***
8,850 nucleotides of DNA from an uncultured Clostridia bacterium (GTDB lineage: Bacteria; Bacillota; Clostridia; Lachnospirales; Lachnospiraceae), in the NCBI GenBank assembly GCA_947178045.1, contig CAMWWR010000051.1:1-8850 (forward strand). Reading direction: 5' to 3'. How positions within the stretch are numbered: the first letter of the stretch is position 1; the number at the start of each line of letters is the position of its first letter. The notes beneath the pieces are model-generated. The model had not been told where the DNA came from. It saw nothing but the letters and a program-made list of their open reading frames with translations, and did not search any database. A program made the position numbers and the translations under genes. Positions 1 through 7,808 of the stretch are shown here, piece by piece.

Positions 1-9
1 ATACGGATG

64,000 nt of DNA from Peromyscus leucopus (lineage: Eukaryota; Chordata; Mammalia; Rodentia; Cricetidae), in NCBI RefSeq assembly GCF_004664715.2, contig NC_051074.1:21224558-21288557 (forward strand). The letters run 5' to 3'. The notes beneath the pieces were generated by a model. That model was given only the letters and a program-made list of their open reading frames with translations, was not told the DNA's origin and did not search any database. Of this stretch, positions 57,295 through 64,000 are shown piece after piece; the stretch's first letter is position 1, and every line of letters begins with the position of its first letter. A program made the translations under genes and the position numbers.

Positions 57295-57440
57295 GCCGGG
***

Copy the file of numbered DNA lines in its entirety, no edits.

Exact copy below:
8,850 nucleotides of DNA from an uncultured Clostridia bacterium (GTDB lineage: Bacteria; Bacillota; Clostridia; Lachnospirales; Lachnospiraceae), in the NCBI GenBank assembly GCA_947178045.1, contig CAMWWR010000051.1:1-8850 (forward strand). Reading direction: 5' to 3'. How positions within the stretch are numbered: the first letter of the stretch is position 1; the number at the start of each line of letters is the position of its first letter. The notes beneath the pieces are model-generated. The model had not been told where the DNA came from. It saw nothing but the letters and a program-made list of their open reading frames with translations, and did not search any database. A program made the position numbers and the translations under genes. Positions 1 through 7,808 of the stretch are shown here, piece by piece.

Positions 1-9
1 ATACGGATG

64,000 nt of DNA from Peromyscus leucopus (lineage: Eukaryota; Chordata; Mammalia; Rodentia; Cricetidae), in NCBI RefSeq assembly GCF_004664715.2, contig NC_051074.1:21224558-21288557 (forward strand). The letters run 5' to 3'. The notes beneath the pieces were generated by a model. That model was given only the letters and a program-made list of their open reading frames with translations, was not told the DNA's origin and did not search any database. Of this stretch, positions 57,295 through 64,000 are shown piece after piece; the stretch's first letter is position 1, and every line of letters begins with the position of its first letter. A program made the translations under genes and the position numbers.

Positions 57295-57440
57295 GCCGGG